I made a half recipe of this dish last night as I had a small amount of okra and a bunch of shallots that needed using. I loved this dish. I loved the texture of the okra prepared in this manner. Also, I was surprised by how much flavor this dish had given the few ingredients involved. (I did prepare it in a pan that had previously been used to fry shrimp for the shrimp salad, so that added an extra layer of umami flavor, but I think it would have been just as good without that).

  • Mushroom and tomato curry

    • westminstr on March 03, 2014

      I loved this simple, quick-cooking curry but unfortunately neither kid would eat it.

  • Smoky napa stir-fry

    • westminstr on June 08, 2016

      A mild dish, as others have mentioned. It was fine but I wouldn't rush to make it again. I didn't get the smoky flavor. I served it with the fried rice (having napa cabbage and cooked rice to use up) and the two were too similar in flavor.

    • okcook on November 09, 2015

      A very mild dish and as mziech mentioned, it would pair nicely with a strongly flavoured dish. Easy to make.

    • mziech on April 03, 2015

      nice side dish, with indeed hint of smoke. Perfect when serving other more strong flavored dishes.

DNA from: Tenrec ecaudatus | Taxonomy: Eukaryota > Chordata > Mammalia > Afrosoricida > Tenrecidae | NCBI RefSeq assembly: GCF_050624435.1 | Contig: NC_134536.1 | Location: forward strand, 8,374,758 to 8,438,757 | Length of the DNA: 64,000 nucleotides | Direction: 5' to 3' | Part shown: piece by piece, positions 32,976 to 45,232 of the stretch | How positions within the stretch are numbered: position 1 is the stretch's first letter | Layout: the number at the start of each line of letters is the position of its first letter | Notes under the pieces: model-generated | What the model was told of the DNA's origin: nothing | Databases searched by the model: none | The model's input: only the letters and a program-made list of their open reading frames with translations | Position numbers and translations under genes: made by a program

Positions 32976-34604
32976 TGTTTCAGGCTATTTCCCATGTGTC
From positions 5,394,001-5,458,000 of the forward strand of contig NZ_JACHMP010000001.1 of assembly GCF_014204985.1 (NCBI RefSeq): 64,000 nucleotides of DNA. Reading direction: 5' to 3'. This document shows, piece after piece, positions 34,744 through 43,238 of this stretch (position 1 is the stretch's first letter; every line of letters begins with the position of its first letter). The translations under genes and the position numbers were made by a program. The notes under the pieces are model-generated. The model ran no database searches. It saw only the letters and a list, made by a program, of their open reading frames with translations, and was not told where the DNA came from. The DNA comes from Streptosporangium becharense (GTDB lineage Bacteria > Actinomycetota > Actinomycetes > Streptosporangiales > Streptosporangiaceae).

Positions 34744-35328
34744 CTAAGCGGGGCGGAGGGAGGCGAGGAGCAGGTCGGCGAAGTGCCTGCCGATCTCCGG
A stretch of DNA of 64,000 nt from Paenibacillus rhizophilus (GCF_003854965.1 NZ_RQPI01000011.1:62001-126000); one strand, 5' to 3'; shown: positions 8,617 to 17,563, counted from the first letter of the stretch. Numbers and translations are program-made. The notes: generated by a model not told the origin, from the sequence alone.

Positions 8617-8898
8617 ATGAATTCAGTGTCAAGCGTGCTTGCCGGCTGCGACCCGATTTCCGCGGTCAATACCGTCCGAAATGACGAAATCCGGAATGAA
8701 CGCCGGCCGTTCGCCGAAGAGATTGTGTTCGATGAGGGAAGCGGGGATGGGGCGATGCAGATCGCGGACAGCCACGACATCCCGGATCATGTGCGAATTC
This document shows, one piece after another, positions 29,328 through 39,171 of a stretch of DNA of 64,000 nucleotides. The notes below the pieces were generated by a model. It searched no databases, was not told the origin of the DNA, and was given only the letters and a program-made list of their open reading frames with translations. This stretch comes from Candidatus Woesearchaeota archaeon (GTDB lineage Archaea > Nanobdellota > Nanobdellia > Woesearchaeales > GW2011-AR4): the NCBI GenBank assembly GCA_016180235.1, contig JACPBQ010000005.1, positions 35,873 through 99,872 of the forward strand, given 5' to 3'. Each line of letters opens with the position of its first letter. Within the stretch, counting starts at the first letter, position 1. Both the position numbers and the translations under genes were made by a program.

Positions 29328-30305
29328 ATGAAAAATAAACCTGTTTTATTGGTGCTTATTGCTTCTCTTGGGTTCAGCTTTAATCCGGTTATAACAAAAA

• Delys77 on April 08, 2013

      Pg. 115 Beautiful colour on this dish, with the light green cabbage infused with the golden colour of the turmeric. The flavour was nice, the texture just right.

  • Fluffy lemongrass fish

    • westminstr on July 19, 2013

      I made this over the weekend as part of a Burmese dinner. I used 1.5 pounds blackfish fillets and underpoached them a bit at first, which was a good idea as they cooked more a bit later. Used my mini-processor to break down the aromatics. They didn't turn into a paste, just a fine mince, but they cooked down in the pan so that turned out to be fine. Concur as well that it needed a bit more salt than as written. Adding my accolades to others - this was a tasty and easy dish, which everyone enjoyed. Served with coconut rice and a snap pea-tomato salad.

    • JoanN on July 04, 2013

      I tried this with frozen Mahi-Mahi from Costco. Big mistake. The flavors were marvelous, but the fish was unbelievably chewy. Still, the potential of this dish was clear and I'll definitely be trying it again when I can find fresh halibut.

    • TrishaCP on April 02, 2016

      Delicious, easy, and fresh tasting dish. I used a halibut steak, and it was beautiful. I concur with the other reviewers that you will probably need to check out the seasoning at the end to make sure it is to your taste.

    • Delys77 on June 18, 2013

      Pg. 138 Another quick and easy dish from this book. The overall flavour is very good, but maybe put a bit of salt in with the shallots when you are making your paste. Also, check for seasoning before plating. Add the lime wedges to the plate as it usually needs them. Can also go pretty heavy on the lemongrass. Not fishy as the result of the seasoning paste but serve with rice and greens that have no fish sauce or oyster sauce so that the fish dish shines and doesn't get mired in a fishy menu.